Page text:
Probating an Estate in California: What to Do When a Loved One Dies

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If you are the person who was appointed or who has volunteered to take care of the legal ramifications of a loved one's death, a basic understanding of the California probate process may help get you started.

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Probating an Estate in California: What to Do When a Loved One Dies

  1. 1. 1 Copyright 2013 Timothy P. Murphy www.norcalplanners.cWWhhaatt ttoo DDoo WWhheenn aa LLoovveedd OOnnee DDiieessBy Timothy P. MurphyEstate Planning Attorneywww.norcalplanners.comHelping our clients to build, preserve and pass on their legacies.Northern California Center for Estate Planning and Elder Law
  2. 2. 2 Copyright 2013 Timothy P. Murphy www.norcalplanners.comIt may seem impossible, in the midst of all that grief, tothink about the legal ramifications of your loved one’sdeath; however, someone does have to do it.If you are the person who was appointed or who hasvolunteered for the position, a basic understanding of theCalifornia probate process may help get you started. Ofcourse each estate is unique, meaning that no twoprobate processes are the same; however, the followingsteps apply to most estates.Locating the Last Will andTestamentThe first step that should be taken after the death of aspouse or close family member is to locate an originalLast Will and Testament, if one exists, as well as anyother relevant estate planning documents.Checking through personal files of the deceased, askingrelatives, and inquiring with the decedent’s attorneyshould turn up a Will if one exists. The original Will needsto be lodged with the appropriate court to probate theestate. Other estate planning documents may helpdetermine if probate is necessary.Losing a loved one is an emotionally charged periodof time when most people are not thinking clearly.Each state is unique,meaning that no twoprobate processes are thesame, however a few basicsteps apply to most estates.
  3. 3. 3 Copyright 2013 Timothy P. Murphy www.norcalplanners.comTestate vs. IntestateWhen a valid Last Will and Testament was left behind, thedecedent is said to have died “testate.” An “intestate”decedent is someone who died without leaving behind avalid Will. When a valid Will exists, the terms of the Willdecide how estate assets are to be distributed in mostcases. When no Will was left behind, the state intestacylaws will decide how assets are distributed. Californiaintestacy laws are complicated; however, the followingillustrates the general order of property distribution in anintestate estate:1. Spouse/registered domestic partner2. Descendants (children, grandchildren etc.)3. Parents4. Siblings5. GrandparentsThe actual order depends on whether the decedent’sproperty was community property or separate property.Before a court can determine what percentage an heir willreceive in an intestate estate, the court will first have tolegally determine who the heirs of the estate are throughthe probate proceeding.It is also possible for an estate to have both testate andintestate assets. If a valid Will, or other estate planningdocument, fails to provide for the distribution of an asset,then that asset is considered an intestate asset and willpass through the laws of intestacy.An “intestate” decedent issomeone who died withoutleaving behind a valid Will.When no Will was leftbehind, the state intestacylaws will decide how assetsare distributed.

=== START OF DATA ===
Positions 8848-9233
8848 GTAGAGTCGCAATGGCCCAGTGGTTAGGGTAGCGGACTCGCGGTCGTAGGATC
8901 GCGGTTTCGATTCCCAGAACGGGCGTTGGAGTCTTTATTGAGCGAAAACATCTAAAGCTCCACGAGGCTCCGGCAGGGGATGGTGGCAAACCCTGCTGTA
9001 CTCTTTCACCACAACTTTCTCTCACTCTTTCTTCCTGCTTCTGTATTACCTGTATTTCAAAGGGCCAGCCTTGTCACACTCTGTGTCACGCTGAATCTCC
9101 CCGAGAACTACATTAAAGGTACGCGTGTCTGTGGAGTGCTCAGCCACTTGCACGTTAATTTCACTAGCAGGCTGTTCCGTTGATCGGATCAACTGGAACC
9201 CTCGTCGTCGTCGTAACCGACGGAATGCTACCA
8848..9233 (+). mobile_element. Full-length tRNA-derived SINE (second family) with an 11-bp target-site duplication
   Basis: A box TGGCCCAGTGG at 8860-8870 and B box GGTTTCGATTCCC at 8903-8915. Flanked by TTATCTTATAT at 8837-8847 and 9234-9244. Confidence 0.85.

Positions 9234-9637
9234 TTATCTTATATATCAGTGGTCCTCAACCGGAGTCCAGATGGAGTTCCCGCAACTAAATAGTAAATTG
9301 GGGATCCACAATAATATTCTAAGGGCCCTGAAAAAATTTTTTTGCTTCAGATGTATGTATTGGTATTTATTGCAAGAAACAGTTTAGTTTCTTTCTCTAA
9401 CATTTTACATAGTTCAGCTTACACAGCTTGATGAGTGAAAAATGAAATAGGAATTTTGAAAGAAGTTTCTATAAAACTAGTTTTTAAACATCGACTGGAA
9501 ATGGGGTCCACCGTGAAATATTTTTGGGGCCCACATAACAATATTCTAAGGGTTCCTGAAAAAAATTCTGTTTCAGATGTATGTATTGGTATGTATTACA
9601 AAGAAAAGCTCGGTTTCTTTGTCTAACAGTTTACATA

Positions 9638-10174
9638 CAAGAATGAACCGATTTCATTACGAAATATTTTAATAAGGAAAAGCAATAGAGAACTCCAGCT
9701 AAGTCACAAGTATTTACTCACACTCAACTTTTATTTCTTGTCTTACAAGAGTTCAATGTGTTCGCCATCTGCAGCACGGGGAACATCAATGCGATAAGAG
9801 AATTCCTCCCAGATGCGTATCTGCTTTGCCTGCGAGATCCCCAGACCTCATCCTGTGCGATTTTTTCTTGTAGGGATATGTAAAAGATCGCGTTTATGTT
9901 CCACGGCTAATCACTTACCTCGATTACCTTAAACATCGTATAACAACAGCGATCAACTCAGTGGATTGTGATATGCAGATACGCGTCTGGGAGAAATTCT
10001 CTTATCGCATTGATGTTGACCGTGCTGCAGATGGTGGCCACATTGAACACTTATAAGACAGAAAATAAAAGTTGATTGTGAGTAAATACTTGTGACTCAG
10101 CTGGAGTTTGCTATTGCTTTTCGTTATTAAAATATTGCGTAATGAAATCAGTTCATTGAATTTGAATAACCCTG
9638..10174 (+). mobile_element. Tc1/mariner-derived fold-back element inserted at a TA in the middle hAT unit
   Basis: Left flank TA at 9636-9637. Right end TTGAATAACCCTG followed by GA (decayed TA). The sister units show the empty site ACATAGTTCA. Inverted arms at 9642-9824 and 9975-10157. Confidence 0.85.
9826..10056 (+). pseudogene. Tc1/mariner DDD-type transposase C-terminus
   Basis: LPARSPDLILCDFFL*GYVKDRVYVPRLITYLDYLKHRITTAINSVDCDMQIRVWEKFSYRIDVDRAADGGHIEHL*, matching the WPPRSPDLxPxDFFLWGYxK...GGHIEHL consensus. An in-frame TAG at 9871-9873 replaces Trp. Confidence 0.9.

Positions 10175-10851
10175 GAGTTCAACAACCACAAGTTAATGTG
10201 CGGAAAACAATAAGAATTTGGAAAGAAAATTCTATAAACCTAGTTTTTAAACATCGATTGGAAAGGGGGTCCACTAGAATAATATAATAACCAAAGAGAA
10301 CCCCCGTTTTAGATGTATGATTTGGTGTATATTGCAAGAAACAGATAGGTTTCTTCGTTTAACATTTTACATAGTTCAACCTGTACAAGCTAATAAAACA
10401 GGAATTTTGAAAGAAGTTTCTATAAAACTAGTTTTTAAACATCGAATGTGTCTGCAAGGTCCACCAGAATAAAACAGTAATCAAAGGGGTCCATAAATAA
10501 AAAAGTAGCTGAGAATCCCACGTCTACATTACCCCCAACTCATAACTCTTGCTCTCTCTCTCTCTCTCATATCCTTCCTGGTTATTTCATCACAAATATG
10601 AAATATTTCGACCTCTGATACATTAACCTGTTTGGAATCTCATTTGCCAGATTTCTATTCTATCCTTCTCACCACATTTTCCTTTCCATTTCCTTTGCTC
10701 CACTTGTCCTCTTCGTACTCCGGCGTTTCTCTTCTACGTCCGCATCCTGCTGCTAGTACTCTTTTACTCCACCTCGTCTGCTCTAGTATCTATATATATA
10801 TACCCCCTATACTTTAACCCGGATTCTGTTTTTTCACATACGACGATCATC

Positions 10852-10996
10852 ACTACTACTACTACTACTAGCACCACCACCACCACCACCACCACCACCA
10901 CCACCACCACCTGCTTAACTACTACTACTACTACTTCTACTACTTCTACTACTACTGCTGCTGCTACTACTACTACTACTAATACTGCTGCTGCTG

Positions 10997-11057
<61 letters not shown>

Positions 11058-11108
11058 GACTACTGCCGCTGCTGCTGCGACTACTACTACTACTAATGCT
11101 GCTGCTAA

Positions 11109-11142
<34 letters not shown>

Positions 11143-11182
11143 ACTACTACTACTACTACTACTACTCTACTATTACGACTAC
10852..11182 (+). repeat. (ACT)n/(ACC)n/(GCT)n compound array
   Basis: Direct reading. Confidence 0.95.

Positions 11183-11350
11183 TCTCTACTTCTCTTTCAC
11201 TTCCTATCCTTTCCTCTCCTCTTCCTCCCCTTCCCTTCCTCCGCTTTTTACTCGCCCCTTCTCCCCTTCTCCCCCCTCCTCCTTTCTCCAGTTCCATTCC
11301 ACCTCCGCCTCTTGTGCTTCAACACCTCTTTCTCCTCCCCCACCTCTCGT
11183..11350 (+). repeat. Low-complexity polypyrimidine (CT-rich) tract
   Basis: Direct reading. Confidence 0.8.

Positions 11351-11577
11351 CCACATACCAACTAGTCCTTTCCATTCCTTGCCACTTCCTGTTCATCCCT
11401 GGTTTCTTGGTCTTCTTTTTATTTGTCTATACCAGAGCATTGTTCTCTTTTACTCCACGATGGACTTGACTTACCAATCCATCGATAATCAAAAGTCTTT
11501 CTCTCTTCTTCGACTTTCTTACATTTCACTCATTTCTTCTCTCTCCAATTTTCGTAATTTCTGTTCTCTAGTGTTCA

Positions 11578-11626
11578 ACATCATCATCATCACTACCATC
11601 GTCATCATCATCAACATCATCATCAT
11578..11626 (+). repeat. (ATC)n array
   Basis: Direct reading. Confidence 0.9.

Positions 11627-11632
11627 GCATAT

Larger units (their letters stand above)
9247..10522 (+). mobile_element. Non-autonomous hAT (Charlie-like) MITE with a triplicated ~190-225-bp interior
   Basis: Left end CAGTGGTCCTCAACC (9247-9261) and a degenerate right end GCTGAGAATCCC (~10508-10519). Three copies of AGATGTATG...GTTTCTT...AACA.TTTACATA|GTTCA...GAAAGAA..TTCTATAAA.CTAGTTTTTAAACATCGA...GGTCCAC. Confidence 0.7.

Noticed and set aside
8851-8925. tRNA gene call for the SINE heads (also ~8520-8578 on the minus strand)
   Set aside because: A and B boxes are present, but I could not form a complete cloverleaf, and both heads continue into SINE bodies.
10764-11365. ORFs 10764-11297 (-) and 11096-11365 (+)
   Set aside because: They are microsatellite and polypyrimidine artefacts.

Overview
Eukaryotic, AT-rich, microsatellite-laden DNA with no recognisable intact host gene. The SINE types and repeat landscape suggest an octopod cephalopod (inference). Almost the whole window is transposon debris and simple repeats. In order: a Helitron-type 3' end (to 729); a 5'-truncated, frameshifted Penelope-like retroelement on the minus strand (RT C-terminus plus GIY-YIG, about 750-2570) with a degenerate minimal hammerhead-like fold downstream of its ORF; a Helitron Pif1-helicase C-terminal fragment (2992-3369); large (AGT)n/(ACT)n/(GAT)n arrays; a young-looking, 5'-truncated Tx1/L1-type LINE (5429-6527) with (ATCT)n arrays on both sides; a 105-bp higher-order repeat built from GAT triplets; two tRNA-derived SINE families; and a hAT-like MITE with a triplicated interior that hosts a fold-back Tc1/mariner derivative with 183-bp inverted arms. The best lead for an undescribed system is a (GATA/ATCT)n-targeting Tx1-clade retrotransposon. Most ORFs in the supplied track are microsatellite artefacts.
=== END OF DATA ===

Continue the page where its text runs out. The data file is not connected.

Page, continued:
4. 4. 4 Copyright 2013 Timothy P. Murphy www.norcalplanners.comNot all estates require formal probate and not allestate assets are included in a formal probate whenone is required.Formal Probate vs. SimplifiedProceduresNot all estates require formal probate and not all estateassets are included in a formal probate when one isrequired. Factors such as the value of estate property, thetype of property, the manner in which assets are titled,and who is claiming the estate assets will decide whethera simplified procedure is available.Assets such as life insurance or retirement accountproceeds will distribute directly to the beneficiary withoutgoing through probate. Real property and bank accountsthat are properly jointly titled may also pass without theneed to go through probate. Under California probatelaws, real and personal property worth under $150,000may also qualify for a simplified procedure; however, thisstill may require the appropriate forms to be filed with theprobate court.Executor vs. AdministratorWhen formal probate is required, someone must overseeand administer the process. If a Last Will and Testamentwas left behind, an executor should have been named inthe Will to fill this position. When a Will was not leftbehind, someone must step forward to fill the position.Typically, this is a spouse/domestic partner, parent, orWhat Every Senior Should KnowAbout ProbateWant to see two groups who make theRepublicans and Democrats look likeone big, happy family? Then put intoone room those attorneys who believein probate and those who prefer theirclients manage their affairs with aRevocable Living Trust. You’ll get ascontentious an assembly as you couldpossibly hope for.For seniors, the debate has specialmeaning because the vast majority ofprobate cases revolve around theaffairs of those Americans age 60 andover. This report from the AmericanAcademy of Estate Planning Attorneysexplores the reasons for the debateand offers guidelines to help seniorssteer clear of the fray.This Report is Compliments ofNorthern California Center for EstatePlanning and Elder Law. If you wouldlike a hardcopy of this report pleaseemail info@norcalplanners.com orcall (916) 437-3500.